To "hardware" RAID 5 or software RAID 5

Robin Laing Robin.Laing at drdc-rddc.gc.ca
Thu Dec 7 16:46:54 UTC 2006


On Wed, 2006-12-06 at 15:00 -0700, David G. Miller wrote:
> Robin Laing <Robin.Laing at drdc-rddc.gc.ca> wrote:
> 
> > On Mon, 2006-12-04 at 13:28 -0800, Gordon Messmer wrote:
> >> > Robin Laing wrote:
> >>     
> >>> > > On Sun, 2006-12-03 at 12:13 +0800, Hadders wrote:
> >>>       
> >>>> > >> RAID 6 - less used, but like 5, but handles more than a single disk failure.
> >>>>         
> >>> > > 
> >>> > > Thanks for this information.  I will have to look closer at RAID 6 for
> >>> > > my new file server.
> >>>       
> >> > 
> >> > Naturally, in order to provide the additional redunancy, you sacrifice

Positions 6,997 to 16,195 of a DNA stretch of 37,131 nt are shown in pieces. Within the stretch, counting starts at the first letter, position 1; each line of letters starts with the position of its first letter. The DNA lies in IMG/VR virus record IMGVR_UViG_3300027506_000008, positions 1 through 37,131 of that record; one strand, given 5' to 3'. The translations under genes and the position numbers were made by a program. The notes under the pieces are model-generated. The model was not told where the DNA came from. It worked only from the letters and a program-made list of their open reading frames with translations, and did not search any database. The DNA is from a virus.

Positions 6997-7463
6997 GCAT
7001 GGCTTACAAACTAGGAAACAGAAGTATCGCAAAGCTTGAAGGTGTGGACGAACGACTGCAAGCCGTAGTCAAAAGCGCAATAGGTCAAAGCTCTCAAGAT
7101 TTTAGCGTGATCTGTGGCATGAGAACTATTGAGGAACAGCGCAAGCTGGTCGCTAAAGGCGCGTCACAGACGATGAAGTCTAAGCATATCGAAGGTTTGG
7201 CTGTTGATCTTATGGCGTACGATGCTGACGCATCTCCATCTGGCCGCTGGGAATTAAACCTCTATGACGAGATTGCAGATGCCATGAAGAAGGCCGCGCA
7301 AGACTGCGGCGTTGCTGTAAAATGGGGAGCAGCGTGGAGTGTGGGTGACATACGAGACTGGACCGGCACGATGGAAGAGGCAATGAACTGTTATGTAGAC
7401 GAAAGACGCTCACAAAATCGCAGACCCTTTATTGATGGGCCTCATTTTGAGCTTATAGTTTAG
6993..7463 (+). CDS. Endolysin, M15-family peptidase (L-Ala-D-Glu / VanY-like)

> >> > more disk space.  In a RAID5 set, the parity is stored on the equivalent 
> >> > of the volume of one disk.  Your available space is N-1, where N is the 
> >> > size of the smallest disk used.  In RAID6, the available space is N-2. 
> >> > The additional redundancy is good if you have a large set of disks, but 
> >> > if you've got just three, it's probably overkill.  RAID5 is the best 
> >> > solution for a 3 disk set.
> >> > 
> >>     
> >
> > I was looking at 5 disks minimum in the new server.  The better recovery
> > is what I am concerned with.  Just in case.  Backing up a TByte of data
> > is a pain.
> RAID does not protect against fat fingers.  One wrong rm can still mean 
> you need a back-up.
> 
> Cheers,
> Dave
> 
> -- 
> Politics, n. Strife of interests masquerading as a contest of principles.
> -- Ambrose Bierce
> 

No kidding.  Most of the files will be from media in the first place so
the biggest issue would be re-installing it on the server.

Now I will backup but to external HD's as this is now a low cost
approach.




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